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This is a Made in Scotland showcase production, which at this time of year could mean dancing midges. But no - we get a big white rabbit tending potted plants. The Glasgow artpop group A Band Called Quinn play in Louise Quinn’s own story of how she almost lost her soul to a record business that is red in tooth and claw. There is plot, montage, and a great sound.

You know it will be a creative show, ‘theatricalised’ by multimedia, when you are given over-ear headphones with running lights and there’s a smoke machine at work. Look at the two screens in the large space. You need not sit down; in fact, it’s best not to. Walk around. You see a highland track and it’s a Caledonia moment, but then you see the giant rabbit with a body bag.

I personally see the rabbit kindly, as whispering counsellor, alter ego, playfellow and intimate.  It’s nice when he hugs Thyme (Quinn) but he’s also a murderous double-agent with an unhealthy appetite. Follow that one down the rabbit hole and it’s a vengeful twist on the bunny boiling scene in Fatal Attraction. Fortunately, this rabbit stays on the level walkway: at one end his burrow, complete with gas burner and pinny; and at the other, the band.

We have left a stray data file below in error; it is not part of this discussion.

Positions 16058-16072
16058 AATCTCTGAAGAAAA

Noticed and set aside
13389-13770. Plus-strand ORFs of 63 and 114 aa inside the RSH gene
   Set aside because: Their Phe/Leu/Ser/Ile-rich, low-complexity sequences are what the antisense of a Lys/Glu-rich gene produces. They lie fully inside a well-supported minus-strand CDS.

And, for me, the singer and musicians make the piece. It is, after all, the story of what happens when the Big Time offers your group a deal. Off with the flats and pastel knitwear, on with the heels and the slashed black/red waspie. It is ugly and exploitative and it’s all in the song titles: ‘From the Gutter’ to ‘You Know the Right People’ to ‘Loathsome Road’.

Film of the smarmy Connector and foul mouthed Mr Big tell it from their side of the desk, while Mum natters on ignorantly, and unknown punters declare it’s all pish and that you love it really, wee bitch, that kind of thing. “Shame that you’re going back to the cheese counter at Morrisons” … are you not, hen?

Did director Ben Harrison consider projecting the lyrics? Too obvious, too karaoke, maybe; but having selected phrases like “cast the first stone” move across the (dance) floor might have been effective. As it is, you can buy the CD with lyrics and images for £5 from the Summerhall foyer, which I’ll be doing.

I should have got closer to the action. Over there, up near Hannibal Rabbit and mellow Thyme, it would have been different; more tuned-in performance than ace gig.